Underlying Causes of the Devastating Wildfires in Greece

The wildfire in Greece have been burning for eight days and have been declared the largest in the EU in 2023.

Greece has experienced one of its longest heatwaves, with temperatures reaching up to 45°C, according to the Hellenic National Meteorological Service.

Wildfires have ravaged forests, displacing both wildlife and communities. Tourists who once sought solace in Greece’s beauty now bear witness to its vulnerability.

  • Since 17 July 2023, the largest wildfire in Greece has been burning for the eighth day near the city of Alexandroupolis in the northeast.
  • The fires have burned at least 2,832 hectares of land and destroyed homes and forests.
  • At least 21,500 people are displaced.
  • 24 people have died in the wildfires as of August 24, 2023.
  • Dozens of firefighters have been injured while battling the fires.
  • Climate scientists argue that climate change plays a significant role in the cause of the wildfires.

What caused the Greece wildfire

The cause of the Greece wildfires is a topic of debate, with some suggesting arson as the main cause and others pointing to the role of climate change.

  • Local authorities have suggested that some of the wildfires, such as the ones on the island of Corfu, were the work of arsonists
  • Climate scientists argue that climate change plays a significant role in the wildfires. They point out that of the past Greek wildfires with a verified
  • ignition cause, only 23% were caused by arson, while most arose from fires on farmland initially started by other means

While arson may be a factor in some of the Greece wildfires, most of the fires are believed to be caused by a combination of human activities and the effects of climate change.

The escalating rate of intense fires may be linked to global warming approaching 1.5°C, though it’s possible to reduce the severity of the worst outcomes by slashing greenhouse gas emissions that are contributing to severe weather conditions.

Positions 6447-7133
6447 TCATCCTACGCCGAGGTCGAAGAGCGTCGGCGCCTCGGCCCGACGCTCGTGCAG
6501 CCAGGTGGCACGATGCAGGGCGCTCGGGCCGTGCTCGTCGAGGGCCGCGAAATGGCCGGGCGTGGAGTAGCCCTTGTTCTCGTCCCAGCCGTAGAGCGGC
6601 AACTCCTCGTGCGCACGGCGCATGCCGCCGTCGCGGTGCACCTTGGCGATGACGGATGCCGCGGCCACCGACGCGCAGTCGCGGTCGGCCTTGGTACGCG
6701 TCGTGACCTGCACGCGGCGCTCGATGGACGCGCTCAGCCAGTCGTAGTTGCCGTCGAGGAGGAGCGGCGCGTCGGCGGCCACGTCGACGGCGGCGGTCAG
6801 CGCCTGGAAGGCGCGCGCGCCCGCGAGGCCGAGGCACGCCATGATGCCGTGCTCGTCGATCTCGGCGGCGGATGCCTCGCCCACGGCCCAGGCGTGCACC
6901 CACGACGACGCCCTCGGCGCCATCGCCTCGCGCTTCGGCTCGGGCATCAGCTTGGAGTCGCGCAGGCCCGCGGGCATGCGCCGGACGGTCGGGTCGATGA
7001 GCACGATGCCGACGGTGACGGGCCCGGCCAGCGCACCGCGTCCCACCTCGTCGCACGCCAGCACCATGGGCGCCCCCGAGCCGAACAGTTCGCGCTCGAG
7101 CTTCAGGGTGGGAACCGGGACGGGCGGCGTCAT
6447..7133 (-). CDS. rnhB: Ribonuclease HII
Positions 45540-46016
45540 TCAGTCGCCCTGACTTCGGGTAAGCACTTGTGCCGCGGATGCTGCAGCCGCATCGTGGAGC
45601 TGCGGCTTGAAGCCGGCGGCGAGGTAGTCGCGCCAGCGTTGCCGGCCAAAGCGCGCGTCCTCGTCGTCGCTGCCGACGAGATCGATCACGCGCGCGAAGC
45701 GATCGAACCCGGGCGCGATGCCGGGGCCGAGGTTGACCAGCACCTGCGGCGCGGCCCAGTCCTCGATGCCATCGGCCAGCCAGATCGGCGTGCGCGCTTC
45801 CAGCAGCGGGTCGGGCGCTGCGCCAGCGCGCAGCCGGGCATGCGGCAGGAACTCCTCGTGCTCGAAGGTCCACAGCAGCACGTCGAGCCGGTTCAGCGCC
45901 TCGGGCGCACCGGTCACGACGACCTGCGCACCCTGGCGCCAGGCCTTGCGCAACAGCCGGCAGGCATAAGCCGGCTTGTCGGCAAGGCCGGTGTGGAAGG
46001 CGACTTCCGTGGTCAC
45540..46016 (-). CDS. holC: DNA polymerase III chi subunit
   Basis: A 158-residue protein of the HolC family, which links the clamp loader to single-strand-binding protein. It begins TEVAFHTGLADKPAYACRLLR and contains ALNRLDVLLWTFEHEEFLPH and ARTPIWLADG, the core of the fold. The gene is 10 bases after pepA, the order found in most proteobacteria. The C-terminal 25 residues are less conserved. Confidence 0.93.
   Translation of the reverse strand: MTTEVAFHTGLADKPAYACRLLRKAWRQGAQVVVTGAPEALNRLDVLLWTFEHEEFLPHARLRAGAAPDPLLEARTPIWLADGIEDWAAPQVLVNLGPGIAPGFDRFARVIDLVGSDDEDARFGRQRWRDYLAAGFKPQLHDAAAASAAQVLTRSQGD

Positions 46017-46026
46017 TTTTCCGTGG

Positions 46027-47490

What measures are being taken to prevent future wildfires

As the fires rage, so does public anger about what some have described as an inadequate government response to what is becoming an all too familiar problem in Greece and other regions of Southern Europe.

In 2022 several measures were being taken to prevent future wildfires in Greece:

  • The Greek government has invested €72 million in wildfire prevention through its Antinero program. This program covers 77,000 hectares (190,271 acres) of forest, 12,000 kilometers (7,456 miles) of fire trails, and 1,600 kilometers of firebreaks.
  • The government implemented a national warning system.
  • Local municipalities developed Local Action Plans for Forest Fire Prevention.
  • The government worked to educate the public about the dangers of wildfires and the role that human activities play in starting them.

The effects of climate change were to be addressed, as rising temperatures and longer periods of drought make forests more vulnerable to fires.

Efforts were being made to reduce greenhouse gas emissions and promote sustainable practices to mitigate the effects of climate change.

A Collective Effort

Addressing the impact of climate change on tourist destinations requires a collective effort. Governments, businesses, and travellers themselves must work together to prioritise sustainable practices. Only through this collaboration can we hope to preserve the natural wonders that draw us to these destinations in the first place.

Act now! Calculate your carbon footprint using our Carbon Offset Calculator.